Normal Siamese queens will bear healthy, normal kittens up to 10 or 11 years. After this age, nature seems to taper off the reproductive function. The queen may stop coming into season completely; or have less frequent and less intense seasons until she no longer "calls". Eventually she seems to become a "natural spay" and lives out her remaining years in peace and good health.

Good Siamese studs never seem to quit. Many well known Siamese studs have sired up to 16 and even 18 years of age. The foregoing is the normal pattern for Siamese and their lifespan.

Poor breeding practices have ruined all this in some lines of Siamese. It has nothing to do with the standard per se, only the greed of some short-sighted breeders who seek instant wins in defiance of nature's warnings.

I have worked with only one basic Siamese line for 6 years. They are still winning and are as healthy as ever.

A number of years ago, a scientific group in Bar Harbor, Maine, tried to do controlled genetic studies on cats. They chose Siamese because Siamese are already naturally selected "recessive" cats, thus "pure" for some things. Scientific genetic studies require intensive in-breeding over many generations. ("Pure" strains of laboratory mice are sometimes inbred, brother to sister, for up to 30 generations). The Siamese cat genetic project failed because after 5 generations of consecutive in-breeding, the Siamese became sterile, despite repeated attempts with different bloodlines.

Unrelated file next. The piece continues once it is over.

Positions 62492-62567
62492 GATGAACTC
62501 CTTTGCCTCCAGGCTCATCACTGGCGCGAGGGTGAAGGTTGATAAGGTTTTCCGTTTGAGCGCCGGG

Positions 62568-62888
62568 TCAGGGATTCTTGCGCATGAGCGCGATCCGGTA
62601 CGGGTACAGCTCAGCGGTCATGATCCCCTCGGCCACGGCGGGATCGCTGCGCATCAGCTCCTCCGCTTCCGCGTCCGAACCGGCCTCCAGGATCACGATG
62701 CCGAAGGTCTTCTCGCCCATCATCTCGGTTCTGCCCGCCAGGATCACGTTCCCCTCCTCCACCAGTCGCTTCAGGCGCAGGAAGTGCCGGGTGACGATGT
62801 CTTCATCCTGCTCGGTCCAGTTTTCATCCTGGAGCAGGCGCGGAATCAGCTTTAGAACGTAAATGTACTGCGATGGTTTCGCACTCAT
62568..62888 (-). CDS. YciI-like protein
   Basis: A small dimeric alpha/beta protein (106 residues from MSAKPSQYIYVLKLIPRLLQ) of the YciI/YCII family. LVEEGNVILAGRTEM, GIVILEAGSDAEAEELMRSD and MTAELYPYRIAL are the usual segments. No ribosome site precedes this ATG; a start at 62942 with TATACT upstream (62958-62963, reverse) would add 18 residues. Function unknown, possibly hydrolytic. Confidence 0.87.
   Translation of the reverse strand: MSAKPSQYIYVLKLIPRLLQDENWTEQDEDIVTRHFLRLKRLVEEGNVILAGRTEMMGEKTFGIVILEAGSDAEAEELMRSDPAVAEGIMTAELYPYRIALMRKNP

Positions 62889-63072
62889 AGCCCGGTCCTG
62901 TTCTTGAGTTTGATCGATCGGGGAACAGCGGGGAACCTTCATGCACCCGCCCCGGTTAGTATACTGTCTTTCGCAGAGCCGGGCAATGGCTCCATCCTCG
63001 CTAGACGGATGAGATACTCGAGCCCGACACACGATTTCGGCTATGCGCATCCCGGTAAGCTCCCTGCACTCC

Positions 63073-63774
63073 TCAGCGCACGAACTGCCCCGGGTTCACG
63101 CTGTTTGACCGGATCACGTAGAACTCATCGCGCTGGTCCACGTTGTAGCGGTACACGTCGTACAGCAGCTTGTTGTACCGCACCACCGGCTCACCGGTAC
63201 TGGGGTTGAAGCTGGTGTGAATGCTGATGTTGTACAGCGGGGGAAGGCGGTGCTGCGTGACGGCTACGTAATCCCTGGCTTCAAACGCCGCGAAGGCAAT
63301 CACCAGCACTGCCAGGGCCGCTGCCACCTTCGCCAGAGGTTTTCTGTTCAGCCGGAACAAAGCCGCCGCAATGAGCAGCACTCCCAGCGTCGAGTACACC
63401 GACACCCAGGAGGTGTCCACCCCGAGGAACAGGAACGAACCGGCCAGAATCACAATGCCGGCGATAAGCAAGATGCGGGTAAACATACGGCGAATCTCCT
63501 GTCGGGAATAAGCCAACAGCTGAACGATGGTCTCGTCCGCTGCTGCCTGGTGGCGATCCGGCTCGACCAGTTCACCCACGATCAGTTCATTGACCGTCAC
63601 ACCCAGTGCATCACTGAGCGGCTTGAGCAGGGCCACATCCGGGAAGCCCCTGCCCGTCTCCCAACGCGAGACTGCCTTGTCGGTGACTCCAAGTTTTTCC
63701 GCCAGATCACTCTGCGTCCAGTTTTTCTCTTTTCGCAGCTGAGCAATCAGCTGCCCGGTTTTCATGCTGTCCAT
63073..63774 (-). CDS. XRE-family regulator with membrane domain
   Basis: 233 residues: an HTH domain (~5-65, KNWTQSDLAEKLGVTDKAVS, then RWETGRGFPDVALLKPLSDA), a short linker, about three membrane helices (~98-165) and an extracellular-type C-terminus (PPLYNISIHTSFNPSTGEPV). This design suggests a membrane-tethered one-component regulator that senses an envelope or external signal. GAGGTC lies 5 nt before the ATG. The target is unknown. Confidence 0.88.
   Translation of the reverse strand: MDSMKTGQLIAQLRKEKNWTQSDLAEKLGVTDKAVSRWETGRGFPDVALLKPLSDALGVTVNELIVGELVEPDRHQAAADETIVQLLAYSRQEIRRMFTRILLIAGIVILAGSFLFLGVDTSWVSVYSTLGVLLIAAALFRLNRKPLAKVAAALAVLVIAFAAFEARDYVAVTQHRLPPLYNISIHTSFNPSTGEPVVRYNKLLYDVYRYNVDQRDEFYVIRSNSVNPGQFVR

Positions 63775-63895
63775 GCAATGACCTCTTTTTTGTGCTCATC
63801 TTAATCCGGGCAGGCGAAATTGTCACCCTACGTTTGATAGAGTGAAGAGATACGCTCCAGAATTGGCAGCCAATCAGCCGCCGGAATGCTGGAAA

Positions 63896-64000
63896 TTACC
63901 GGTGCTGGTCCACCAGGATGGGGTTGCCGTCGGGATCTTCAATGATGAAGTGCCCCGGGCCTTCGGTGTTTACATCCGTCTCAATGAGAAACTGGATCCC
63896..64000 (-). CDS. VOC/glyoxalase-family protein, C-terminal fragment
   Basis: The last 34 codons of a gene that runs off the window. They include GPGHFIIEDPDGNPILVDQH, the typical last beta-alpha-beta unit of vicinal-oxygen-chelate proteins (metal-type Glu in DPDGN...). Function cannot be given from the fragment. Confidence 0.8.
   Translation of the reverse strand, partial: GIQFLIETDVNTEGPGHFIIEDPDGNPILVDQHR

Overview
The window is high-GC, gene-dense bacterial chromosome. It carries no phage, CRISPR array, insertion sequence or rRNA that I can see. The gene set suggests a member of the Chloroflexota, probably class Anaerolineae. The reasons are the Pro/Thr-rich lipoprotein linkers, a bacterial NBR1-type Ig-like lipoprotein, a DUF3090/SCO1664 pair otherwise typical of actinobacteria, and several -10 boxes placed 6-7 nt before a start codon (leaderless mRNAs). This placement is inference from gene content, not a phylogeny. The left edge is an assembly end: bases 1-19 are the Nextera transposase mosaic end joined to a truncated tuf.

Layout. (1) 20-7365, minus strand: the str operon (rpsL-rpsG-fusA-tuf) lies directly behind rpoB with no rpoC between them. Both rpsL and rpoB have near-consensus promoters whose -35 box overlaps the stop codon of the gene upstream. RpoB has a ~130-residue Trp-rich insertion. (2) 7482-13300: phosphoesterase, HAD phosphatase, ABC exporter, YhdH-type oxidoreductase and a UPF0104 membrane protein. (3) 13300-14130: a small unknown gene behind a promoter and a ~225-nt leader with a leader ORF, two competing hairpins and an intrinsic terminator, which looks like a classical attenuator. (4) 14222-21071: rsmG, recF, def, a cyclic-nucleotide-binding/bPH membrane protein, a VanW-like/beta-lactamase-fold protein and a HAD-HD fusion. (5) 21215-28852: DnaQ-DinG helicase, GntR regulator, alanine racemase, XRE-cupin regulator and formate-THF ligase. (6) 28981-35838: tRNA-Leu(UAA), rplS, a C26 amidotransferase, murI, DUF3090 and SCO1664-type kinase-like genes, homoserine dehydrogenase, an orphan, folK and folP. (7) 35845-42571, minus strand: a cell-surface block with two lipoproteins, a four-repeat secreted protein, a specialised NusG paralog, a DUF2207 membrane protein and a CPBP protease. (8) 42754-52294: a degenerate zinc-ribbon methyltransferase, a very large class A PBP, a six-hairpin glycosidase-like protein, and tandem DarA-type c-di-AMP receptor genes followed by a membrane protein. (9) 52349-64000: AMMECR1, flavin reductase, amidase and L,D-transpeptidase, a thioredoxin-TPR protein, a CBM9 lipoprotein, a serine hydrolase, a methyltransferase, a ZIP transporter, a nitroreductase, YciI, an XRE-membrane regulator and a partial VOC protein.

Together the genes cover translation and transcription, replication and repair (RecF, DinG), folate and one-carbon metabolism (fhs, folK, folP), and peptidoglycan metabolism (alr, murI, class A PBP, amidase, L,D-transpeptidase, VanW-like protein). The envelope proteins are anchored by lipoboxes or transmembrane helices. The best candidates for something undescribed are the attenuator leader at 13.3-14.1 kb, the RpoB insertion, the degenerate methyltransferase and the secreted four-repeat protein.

Therein is a lesson for breeders. I've seen several prominent Siamese lines of the past vanish because sterility became a problem after several generations of inbreeding. Sterility, of course, doesn't affect the individual cat. It can still lead a healthy and happy life. The real crime that breeders perpetrate are certain genetically determined illnesses that cause pain and suffering and shorten lives.